9 May 2017
Well-Behaved Women Seldom Make History:
An Analysis on Portia’s Character
Women, overall, were undervalued in the Elizabethan Era and were seen as objects
that were owned and controlled by men. Often, the role of women was near to nonexistent
and never exceeded house work. In the case of the heroine, Portia in William Shakespeare’s
play The Merchant of Venice, she is the exact the opposite. Portia reveals her reluctance to
participate in the lottery which she is forced to continue with whether or not she respects
her father’s final wishes. Furthermore, Portia has demonstrated her willingness to protect
the one that she loves the most. Overall, Portia is a character who is very opinionated and
voices her viewpoint. Hence, William Shakespeare, in The Merchant of Venice, incorporates
a tough female heroine who contradicts the role of women in the Elizabethan Era.
Portia believes that she should be able to choose her own spouse, however the
choosing of the caskets has prevented her from doing so. She is being compelled to partake
in the lottery that her father organized in his will.“O me, the word choose! [She]/may
neither choose whom I would nor refuse whom I dislike—so is the will of a living daughter
curbed by the will of a dead father” (Shakespeare 1.2.22-24). Her father still manages to
control her decisions from beyond the grave. The fact that Portia was controlled by her
father when he was alive was not unusual in that Era but he continues that restraint after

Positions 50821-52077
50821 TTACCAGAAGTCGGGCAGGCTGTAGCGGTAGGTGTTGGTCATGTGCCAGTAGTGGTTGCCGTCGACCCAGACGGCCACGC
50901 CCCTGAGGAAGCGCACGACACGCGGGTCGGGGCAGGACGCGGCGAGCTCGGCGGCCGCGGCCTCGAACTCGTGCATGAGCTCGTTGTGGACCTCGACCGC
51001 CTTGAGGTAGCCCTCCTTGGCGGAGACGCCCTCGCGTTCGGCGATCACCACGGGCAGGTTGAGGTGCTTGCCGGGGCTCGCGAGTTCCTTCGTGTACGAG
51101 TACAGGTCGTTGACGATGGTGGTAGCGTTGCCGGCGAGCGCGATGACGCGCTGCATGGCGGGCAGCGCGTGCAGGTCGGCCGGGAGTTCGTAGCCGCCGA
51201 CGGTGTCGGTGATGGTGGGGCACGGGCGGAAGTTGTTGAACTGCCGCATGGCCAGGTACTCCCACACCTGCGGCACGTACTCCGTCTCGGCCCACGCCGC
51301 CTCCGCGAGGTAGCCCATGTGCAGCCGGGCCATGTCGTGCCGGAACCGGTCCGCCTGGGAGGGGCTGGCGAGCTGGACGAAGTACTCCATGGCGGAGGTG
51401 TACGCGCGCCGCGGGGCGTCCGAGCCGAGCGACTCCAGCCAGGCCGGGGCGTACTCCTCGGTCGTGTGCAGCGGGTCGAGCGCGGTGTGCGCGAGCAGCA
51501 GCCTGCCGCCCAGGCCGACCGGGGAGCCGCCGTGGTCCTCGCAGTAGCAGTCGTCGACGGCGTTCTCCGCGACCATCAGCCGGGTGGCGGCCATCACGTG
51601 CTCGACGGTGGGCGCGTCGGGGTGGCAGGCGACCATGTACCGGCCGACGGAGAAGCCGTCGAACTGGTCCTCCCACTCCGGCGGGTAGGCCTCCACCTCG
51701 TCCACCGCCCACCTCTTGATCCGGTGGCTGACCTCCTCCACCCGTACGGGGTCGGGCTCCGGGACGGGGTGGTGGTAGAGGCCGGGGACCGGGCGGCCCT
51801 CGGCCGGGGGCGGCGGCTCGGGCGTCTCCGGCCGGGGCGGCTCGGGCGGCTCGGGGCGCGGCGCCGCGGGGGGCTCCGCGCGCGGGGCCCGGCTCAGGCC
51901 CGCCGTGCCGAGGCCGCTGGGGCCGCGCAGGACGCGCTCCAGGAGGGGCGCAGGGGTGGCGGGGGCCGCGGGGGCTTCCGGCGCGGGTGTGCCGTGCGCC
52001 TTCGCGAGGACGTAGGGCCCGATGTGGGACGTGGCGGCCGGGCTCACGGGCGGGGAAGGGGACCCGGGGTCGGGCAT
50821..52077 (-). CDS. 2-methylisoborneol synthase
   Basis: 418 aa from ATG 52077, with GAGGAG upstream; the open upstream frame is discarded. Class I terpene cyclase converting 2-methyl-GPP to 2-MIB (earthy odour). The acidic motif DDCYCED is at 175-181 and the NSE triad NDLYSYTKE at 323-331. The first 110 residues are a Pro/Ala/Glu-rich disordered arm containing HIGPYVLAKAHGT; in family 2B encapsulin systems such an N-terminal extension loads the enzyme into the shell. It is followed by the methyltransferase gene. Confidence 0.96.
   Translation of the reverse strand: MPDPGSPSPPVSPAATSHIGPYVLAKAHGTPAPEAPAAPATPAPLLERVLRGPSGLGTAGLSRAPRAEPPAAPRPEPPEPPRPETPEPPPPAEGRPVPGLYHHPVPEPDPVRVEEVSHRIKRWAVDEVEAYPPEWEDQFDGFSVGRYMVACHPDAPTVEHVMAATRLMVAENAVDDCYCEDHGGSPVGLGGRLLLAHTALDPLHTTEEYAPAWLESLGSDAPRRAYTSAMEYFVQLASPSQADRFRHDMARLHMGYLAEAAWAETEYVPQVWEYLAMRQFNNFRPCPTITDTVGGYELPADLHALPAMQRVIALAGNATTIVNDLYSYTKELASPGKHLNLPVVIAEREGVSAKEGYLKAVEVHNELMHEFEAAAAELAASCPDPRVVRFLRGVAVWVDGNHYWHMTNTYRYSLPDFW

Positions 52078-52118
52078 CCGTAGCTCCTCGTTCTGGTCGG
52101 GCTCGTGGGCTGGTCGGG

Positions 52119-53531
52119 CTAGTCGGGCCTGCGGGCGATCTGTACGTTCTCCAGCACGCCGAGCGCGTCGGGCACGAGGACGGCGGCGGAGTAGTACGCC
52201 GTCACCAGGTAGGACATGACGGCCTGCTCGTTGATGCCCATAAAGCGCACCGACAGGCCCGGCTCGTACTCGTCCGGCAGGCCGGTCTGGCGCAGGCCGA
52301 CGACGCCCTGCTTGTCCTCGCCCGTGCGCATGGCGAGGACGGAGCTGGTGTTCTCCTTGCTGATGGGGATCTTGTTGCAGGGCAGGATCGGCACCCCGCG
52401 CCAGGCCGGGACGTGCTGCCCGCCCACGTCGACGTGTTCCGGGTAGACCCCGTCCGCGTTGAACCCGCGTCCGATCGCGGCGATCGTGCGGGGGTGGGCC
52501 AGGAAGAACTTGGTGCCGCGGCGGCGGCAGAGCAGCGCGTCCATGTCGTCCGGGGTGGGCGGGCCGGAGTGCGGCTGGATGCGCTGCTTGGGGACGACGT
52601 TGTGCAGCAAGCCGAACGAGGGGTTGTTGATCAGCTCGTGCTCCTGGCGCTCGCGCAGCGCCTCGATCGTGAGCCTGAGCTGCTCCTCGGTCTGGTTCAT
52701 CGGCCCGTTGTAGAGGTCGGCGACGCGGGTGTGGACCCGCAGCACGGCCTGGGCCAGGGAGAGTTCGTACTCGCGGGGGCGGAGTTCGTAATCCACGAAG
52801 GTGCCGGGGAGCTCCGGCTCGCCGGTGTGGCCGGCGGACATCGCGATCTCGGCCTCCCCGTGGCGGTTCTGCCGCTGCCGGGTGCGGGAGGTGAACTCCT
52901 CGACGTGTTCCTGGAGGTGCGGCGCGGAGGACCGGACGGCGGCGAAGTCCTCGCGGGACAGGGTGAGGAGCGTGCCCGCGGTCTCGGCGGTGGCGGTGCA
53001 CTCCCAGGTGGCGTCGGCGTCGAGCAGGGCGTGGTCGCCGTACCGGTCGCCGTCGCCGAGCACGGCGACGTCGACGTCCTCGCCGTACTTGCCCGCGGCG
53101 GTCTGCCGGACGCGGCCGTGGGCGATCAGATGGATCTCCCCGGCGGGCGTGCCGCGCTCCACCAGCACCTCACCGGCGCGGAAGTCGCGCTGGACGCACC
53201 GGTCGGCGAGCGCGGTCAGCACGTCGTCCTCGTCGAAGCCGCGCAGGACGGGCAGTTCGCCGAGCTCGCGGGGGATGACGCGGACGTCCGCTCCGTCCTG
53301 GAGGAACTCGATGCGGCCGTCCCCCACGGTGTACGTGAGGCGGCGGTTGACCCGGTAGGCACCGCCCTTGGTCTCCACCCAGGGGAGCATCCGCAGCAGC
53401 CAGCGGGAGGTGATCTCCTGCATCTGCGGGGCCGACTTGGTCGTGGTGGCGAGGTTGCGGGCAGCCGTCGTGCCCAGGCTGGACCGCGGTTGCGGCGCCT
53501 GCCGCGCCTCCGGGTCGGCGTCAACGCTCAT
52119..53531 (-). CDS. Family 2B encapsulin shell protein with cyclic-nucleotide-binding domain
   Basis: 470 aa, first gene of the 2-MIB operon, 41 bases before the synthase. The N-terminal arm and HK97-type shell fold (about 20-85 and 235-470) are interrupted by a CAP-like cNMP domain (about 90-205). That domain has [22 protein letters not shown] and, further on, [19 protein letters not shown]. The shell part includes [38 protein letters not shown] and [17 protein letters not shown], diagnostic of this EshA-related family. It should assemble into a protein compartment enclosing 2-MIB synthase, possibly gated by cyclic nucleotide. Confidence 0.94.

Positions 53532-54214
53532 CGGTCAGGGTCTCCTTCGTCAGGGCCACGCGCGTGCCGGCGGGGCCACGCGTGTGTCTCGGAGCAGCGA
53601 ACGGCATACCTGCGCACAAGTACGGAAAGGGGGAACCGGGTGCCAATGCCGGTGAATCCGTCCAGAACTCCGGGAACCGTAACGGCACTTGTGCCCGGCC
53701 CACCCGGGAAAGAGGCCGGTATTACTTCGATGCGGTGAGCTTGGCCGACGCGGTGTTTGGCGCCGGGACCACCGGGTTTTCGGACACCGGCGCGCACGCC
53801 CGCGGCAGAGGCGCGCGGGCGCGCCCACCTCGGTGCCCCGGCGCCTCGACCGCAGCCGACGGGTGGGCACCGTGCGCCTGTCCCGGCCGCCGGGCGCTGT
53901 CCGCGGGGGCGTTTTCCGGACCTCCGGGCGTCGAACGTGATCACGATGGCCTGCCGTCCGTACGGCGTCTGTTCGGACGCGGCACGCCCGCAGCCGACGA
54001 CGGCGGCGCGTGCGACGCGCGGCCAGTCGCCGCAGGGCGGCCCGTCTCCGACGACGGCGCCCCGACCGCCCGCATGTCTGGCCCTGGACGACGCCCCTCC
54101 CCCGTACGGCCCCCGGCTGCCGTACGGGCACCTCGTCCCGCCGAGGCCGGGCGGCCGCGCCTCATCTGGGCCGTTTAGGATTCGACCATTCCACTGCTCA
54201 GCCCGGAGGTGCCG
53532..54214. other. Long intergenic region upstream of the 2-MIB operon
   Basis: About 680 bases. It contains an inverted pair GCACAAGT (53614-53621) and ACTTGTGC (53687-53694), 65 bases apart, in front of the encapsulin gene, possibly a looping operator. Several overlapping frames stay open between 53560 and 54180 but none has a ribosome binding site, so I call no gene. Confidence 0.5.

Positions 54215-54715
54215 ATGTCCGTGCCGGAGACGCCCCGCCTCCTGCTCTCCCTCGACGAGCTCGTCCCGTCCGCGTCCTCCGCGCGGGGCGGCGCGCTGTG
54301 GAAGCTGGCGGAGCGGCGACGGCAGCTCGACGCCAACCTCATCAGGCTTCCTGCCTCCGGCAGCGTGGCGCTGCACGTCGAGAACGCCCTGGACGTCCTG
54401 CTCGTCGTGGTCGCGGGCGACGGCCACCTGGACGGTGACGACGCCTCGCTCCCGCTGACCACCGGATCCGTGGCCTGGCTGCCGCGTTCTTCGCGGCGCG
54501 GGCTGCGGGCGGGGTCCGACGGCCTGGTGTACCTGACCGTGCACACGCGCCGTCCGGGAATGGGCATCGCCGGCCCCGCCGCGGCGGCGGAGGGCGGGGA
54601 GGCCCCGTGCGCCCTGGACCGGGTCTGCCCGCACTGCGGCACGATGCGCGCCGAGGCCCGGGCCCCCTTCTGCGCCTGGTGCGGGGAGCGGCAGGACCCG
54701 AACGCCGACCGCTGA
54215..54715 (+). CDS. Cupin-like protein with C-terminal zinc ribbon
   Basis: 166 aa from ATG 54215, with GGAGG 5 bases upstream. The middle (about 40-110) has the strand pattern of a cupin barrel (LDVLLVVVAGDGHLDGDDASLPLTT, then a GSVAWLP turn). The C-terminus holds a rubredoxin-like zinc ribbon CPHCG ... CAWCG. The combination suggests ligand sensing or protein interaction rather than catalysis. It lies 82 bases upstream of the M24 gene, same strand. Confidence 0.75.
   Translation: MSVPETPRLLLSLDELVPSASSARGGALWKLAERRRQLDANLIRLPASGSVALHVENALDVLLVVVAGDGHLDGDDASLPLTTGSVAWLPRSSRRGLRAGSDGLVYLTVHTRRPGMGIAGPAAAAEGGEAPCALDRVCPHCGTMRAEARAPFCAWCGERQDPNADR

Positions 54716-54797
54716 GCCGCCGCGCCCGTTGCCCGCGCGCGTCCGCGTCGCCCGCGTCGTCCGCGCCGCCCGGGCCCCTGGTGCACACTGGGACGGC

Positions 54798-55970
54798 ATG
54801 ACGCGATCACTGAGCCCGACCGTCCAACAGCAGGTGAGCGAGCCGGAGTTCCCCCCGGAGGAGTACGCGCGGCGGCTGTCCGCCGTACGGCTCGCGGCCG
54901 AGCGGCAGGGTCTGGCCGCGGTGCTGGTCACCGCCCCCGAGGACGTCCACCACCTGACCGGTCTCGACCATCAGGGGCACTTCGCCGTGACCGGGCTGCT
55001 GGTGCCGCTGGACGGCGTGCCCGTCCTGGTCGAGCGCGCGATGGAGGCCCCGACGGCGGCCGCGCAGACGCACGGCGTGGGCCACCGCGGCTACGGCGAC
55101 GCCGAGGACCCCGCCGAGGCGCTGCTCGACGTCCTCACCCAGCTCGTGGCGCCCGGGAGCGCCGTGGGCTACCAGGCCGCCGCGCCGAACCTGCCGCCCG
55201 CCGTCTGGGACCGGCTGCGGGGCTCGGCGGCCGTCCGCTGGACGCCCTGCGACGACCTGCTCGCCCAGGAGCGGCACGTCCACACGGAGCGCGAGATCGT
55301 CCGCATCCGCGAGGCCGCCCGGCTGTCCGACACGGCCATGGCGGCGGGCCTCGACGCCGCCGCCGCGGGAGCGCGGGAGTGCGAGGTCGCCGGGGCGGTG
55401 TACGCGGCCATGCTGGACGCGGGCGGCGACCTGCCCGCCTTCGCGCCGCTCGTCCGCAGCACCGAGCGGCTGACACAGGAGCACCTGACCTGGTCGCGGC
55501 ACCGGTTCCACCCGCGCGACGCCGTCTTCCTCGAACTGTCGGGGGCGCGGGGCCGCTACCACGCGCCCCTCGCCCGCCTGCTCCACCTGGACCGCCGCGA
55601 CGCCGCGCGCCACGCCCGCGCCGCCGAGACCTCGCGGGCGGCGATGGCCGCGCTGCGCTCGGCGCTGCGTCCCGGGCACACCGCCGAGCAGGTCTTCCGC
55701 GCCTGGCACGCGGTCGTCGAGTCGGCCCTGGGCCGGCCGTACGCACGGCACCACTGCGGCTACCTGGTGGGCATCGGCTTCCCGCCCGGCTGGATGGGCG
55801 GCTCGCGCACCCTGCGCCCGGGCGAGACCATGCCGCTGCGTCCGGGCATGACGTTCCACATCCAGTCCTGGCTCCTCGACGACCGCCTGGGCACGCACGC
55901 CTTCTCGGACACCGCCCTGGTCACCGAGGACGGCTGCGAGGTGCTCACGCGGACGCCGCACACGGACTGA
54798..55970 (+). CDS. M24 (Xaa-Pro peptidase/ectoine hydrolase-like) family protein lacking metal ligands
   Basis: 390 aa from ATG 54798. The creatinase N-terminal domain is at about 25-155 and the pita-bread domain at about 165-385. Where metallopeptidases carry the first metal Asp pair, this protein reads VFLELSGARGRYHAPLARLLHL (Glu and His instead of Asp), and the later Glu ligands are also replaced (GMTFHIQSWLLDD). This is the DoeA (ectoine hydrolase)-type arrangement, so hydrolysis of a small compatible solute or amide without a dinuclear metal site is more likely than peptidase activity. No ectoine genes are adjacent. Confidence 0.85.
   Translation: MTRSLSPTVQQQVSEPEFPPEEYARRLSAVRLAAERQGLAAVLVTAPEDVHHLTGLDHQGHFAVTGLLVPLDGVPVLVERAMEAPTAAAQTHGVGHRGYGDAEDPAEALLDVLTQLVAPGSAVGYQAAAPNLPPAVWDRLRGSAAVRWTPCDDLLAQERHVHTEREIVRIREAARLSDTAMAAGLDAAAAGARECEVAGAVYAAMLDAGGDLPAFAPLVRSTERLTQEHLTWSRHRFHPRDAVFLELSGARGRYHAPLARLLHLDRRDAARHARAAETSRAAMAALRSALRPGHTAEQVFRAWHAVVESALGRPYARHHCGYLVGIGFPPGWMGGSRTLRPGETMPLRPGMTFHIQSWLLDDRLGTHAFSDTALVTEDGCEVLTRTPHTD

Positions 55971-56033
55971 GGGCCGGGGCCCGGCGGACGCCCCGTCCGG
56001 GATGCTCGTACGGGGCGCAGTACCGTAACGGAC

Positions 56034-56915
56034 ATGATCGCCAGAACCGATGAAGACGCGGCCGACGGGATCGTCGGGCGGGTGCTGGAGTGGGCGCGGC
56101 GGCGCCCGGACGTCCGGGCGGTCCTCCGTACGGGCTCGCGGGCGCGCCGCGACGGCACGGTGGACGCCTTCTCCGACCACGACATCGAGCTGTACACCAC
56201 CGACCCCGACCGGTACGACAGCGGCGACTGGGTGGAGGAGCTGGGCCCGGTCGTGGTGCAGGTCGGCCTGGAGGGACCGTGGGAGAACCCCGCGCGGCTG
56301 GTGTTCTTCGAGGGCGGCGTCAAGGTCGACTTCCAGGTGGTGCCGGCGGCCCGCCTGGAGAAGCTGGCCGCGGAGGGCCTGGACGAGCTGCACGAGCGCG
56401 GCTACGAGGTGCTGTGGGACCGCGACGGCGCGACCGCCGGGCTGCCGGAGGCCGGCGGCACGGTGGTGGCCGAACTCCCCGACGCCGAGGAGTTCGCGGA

he has passed away which brothers in her. There is a repetition of the word “choose” in the
passage because she knows that she has no say in who she marries. Nevertheless, she
respects her father’s will, continues with the lottery but keeps in mind that she is still being
“curbed by the will of a dead father”. Even though Portia must abide by her father’s will, she
is able to find a way to manipulate the process in favour towards Bassanio know what she
is looking for. Just as Bassanio is choosing between the three caskets, Portia has organized
musicians to sing a song that would give up certain hints as to which casket to pick.
(3.2.65-74). Portia finds a way to influence Bassanio’s decision with specific music to help
guide him. This represents how she is bound by her father’s last wishes, but is still able to
tip things in her favour. “Nerissa and the rest, stand all aloof. Let music sound while he doth
make his choice. Then if he loses he makes a swan like end/Fading in music. That the
comparison/May stand more proper” (3.2.42-46).In short, this section of the play shows
that no matter how hard her father ties Portia down, she is able to tip it to her advantage.
Thus, as the play progresses, Portia has realised throughout her short time with her
new groom that he is finding it difficult to choose between her and his closest confidant.
Shakespeare’s manner of conveying this situation shows that Portia...